proposed salary, that the saving would be an inMr. Burke observed that the situation of our considerable trifle; but if the session was longer, finances was so much embarrassed, as to disem- it might amount to more than is contemplated by power us from giving such ample salaries as we any gentleman. might, under different circumstances, think ne- Mr. Page was clearly for making the allowance cessary; that it was but reasonable the Vice Pre- by annual salary, because the office was permasident should receive a compensation adequate to nent; a daily allowance could pot be relied upon, the second officer in the Government. He will because if the Senate sat but a few days, it would be subject to extra expenses by living at the seat be incompetent, even at one hundred dollars per of Government, and will be obliged to maintain day; whereas, if the session was of long continuhis dignity. Mr. B. further suggested that the ance, that sum would be more than the services sum might not be fully sufficient, but in our could require, if they are to hold a comparison with present situation, it was as much as we could those of the President. If the House agreed to afford.
strike out the five thousand dollars, he would proMr. Ames, in his reply to Mr. SENEY's observa- pose eight thousand, which was not one-third of tions, pointed out the difference of the situation what was given to the President. of the Vice President and the members of the Mr. Boudinot.—The question seems to turn Legislature.
merely on this point, whether the Vice President Mr. Sedgwick made some additional remarks shall receive a per diem allowance, or an annual of a similar nature, and further observed, it would salary? The Constitution ought to serve as the be necessary that the members of the House ground on which to determine it; therefore we are should return and associate with their constitu- to consider the point of view in which this office ents, in order to learn their sentiments and their is placed by that instrument. The second article feelings, and witness their situation and wants, calls him into view with the President; he is to that they may consequently resume their former l be elected in the same manner as the President, in
[H.OF R. order to obtain the second best character in the tageous to the person, than a like sum laid out at Union to fill the place of the first, in case it should the other extremity of the continent; but he bebe vacated by any unforeseen accident. The Con- lieved, nevertheless, that something would be left stitution considers him a respectable officer; he is to those gentlemen, out of the five dollars per day, to supersede the President, when it shall happen after their expenses were paid; but even if a little that the First Magistrate dies, or is removed on self-denial was the consequence of this reduction, impeachment and conviction. These are the it would do but little harm; whereas the precegreat objects of his appointment. His duty as dent might have a salutary influence upon the President of the Senate is only collateral; con- future administration of the Government. sequently he ought to be respected, and provided Mr. Jackson.-I am opposed to this discrimifor according to the dignity and importance of nation, because all have alike abandoned their his principal character. If still inferior duties particular pursuits in life, and all have equally enwere attached to him, it would be an argument gaged in the service of their common country. for reducing the compensation to an equality with On what principle can this distinction then be what ought to be granted, if he performed such contended for ? " Is it expected that a Senator inferior duties only? I apprehend it is a princi- shall eat more, or drink more costly liquors than ple of this nature which urges gentlemen on to a member of the House of Representatives? I press the amendment. I cannot see any reason for presume it is not; their expenses must be nearly differing with the Constitution on a point in which equal. I can see but one reason that can be I think it ought to guide our decision.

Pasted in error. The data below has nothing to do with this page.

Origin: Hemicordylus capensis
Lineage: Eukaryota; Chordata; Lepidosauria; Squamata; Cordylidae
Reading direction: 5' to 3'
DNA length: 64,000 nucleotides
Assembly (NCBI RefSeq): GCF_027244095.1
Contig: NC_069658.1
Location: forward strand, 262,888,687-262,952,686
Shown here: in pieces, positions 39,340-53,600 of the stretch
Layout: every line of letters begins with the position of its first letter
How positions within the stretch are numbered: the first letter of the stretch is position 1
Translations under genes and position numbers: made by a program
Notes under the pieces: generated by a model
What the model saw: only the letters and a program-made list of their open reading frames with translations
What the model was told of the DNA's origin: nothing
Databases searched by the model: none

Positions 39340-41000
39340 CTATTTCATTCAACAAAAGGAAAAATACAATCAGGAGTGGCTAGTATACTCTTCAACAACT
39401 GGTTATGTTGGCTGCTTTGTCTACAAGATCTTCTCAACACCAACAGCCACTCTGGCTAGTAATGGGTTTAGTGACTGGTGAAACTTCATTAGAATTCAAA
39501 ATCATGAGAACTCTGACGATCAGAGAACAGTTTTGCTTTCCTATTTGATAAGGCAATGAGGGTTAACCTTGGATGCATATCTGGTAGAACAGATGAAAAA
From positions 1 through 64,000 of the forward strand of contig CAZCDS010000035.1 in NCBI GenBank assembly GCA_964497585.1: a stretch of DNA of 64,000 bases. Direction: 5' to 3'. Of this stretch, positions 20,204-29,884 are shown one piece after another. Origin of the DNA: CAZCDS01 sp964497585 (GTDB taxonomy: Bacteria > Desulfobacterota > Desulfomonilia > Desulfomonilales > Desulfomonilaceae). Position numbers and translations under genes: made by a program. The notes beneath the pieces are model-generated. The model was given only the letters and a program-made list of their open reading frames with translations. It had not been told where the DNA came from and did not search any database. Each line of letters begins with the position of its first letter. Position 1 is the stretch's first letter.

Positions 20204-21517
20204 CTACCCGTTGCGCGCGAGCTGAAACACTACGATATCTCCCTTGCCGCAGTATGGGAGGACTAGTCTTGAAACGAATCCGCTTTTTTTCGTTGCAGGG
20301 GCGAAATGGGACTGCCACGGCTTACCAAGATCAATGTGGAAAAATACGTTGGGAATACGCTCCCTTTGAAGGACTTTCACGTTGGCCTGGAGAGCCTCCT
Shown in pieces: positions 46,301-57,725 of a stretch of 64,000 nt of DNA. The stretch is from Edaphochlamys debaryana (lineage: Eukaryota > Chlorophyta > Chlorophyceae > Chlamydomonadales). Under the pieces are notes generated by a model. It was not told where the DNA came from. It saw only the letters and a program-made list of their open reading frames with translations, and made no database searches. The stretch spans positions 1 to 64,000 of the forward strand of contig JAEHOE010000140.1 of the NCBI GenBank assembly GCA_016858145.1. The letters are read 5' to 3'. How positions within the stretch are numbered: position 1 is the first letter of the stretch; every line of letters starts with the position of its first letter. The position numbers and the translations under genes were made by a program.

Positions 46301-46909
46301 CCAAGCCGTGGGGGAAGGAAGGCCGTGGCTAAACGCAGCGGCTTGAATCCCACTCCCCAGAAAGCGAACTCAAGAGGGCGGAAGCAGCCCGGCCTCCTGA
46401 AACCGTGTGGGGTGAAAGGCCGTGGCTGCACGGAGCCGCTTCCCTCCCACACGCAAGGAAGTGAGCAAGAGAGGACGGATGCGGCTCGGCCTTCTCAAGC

assigned for this difference, which is, that the SenI think there is an affinity between the duration ate may sit longer than the House ; but considerof the office and the compensation. The Consti- ing they are to receive pay accordingly, this reatution establishes the office for four years; the son is of no weight. The duties of both Houses compensation ought to be made commensurate are equal, and the pay ought to be alike. with that idea.
I will submit to the gentleman who brought The question on Mr. White's motion was taken this motion forward, whether it is not much worse and lost, as was Mr. Page's motion for striking out to the personal interest of men in business to be 5,000 and inserting 8,000 dollars.
taken off in the prime of life, than after the sucThe proposition being then agreed to,